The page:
A funny thing has happened since I journeyed through the Holy Land. My understanding of the Bible and my faith have not been the same—Christmas is a good example.
When I visited the Shepherds’ Fields outside Bethlehem, I was surprised to find that they are actually on very steep slopes. They are stony and dusty, with very little vegetation.
This is a far cry from the idyllic green pastures filled with snowy white sheep that we see portrayed on Christmas cards and, because of this, I now have a new respect for the shepherds.
Along the slopes there are plenty of caves and it was in these caves that the shepherds took shelter while looking after their sheep. It was while I was sitting in one of these caves, with a ceiling blackened from the smoke of countless fires, and listening to the Gospel account of the shepherds, that the coming of Jesus into the world took on new meaning for me.
These poor, dusty, rustic cave-dwellers were actually the only ones to receive an announcement of the Messiah’s coming (Messiah means ‘the promised one’). It wasn’t the religious leaders, or Roman overlords, or the wealthy or influential who were chosen to receive this proclamation—it was the shepherds.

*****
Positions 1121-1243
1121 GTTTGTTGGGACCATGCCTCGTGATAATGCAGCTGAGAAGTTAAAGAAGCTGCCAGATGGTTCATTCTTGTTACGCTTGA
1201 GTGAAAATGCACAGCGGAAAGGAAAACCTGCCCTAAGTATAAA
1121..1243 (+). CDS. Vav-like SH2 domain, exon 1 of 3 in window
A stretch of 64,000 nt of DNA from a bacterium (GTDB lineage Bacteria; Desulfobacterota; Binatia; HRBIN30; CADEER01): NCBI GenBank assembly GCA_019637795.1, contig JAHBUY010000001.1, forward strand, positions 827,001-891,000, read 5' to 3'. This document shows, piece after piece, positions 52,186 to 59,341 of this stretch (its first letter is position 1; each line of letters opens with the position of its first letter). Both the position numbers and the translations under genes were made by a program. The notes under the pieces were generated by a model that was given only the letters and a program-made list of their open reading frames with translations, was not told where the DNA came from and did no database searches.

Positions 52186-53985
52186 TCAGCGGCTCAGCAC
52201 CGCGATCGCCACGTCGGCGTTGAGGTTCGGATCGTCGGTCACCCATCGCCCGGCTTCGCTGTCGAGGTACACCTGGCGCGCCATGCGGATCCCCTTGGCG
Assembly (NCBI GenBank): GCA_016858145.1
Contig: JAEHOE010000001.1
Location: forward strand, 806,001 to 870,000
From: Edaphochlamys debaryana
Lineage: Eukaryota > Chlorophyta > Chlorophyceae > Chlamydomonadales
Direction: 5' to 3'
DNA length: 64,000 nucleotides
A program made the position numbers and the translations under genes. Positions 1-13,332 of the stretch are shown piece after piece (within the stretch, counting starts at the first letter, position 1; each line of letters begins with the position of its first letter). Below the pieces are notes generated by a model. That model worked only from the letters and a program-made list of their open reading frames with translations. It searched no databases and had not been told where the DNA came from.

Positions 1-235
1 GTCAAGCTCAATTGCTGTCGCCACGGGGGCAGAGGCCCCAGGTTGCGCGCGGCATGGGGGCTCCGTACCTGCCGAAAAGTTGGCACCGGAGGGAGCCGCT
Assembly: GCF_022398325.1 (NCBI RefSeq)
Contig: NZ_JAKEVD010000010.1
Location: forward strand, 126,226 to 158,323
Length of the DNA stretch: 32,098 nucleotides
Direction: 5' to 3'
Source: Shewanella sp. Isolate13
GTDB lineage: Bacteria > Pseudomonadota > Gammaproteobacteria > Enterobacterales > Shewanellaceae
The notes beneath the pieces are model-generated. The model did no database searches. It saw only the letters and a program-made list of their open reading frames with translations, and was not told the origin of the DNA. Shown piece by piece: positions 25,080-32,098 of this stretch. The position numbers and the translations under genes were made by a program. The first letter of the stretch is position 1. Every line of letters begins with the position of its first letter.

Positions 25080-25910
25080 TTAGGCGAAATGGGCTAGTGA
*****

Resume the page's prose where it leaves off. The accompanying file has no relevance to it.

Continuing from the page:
One Gospel writer records it this way: ‘Today in the town of David a saviour has been born to you; he is Christ the Lord. This will be a sign to you: you will find a baby wrapped in cloths and lying in a manger’ (Luke chapter 2, verses 11 and 12).
Bethlehem lies on top of the steep hills where the shepherds worked, so to go into the town meant they had to climb. When they arrived there, what would have amazed the shepherds was finding God’s son had been born in a cave, just like the caves they lived in, with Jesus lying where the animals were fed.
The parallel could not have been any clearer or amazing to the shepherds. Here was God’s son coming to them, just like they were—a shepherd in a cave. And it’s no wonder they then went home to their caves rejoicing.
Christmas reminds us that Jesus, who later described himself as ‘the good shepherd’ (John chapter 10, verse 11) comes, not in some idyllic, sanitised, peaceful and cosy rural setting so our sensitivities will not be repulsed, but just where we are and just as we are.
This Christmas, let’s take up that proclamation to the shepherds and realise that not only has Jesus come—he’s come to us. That’s really something to rejoice about.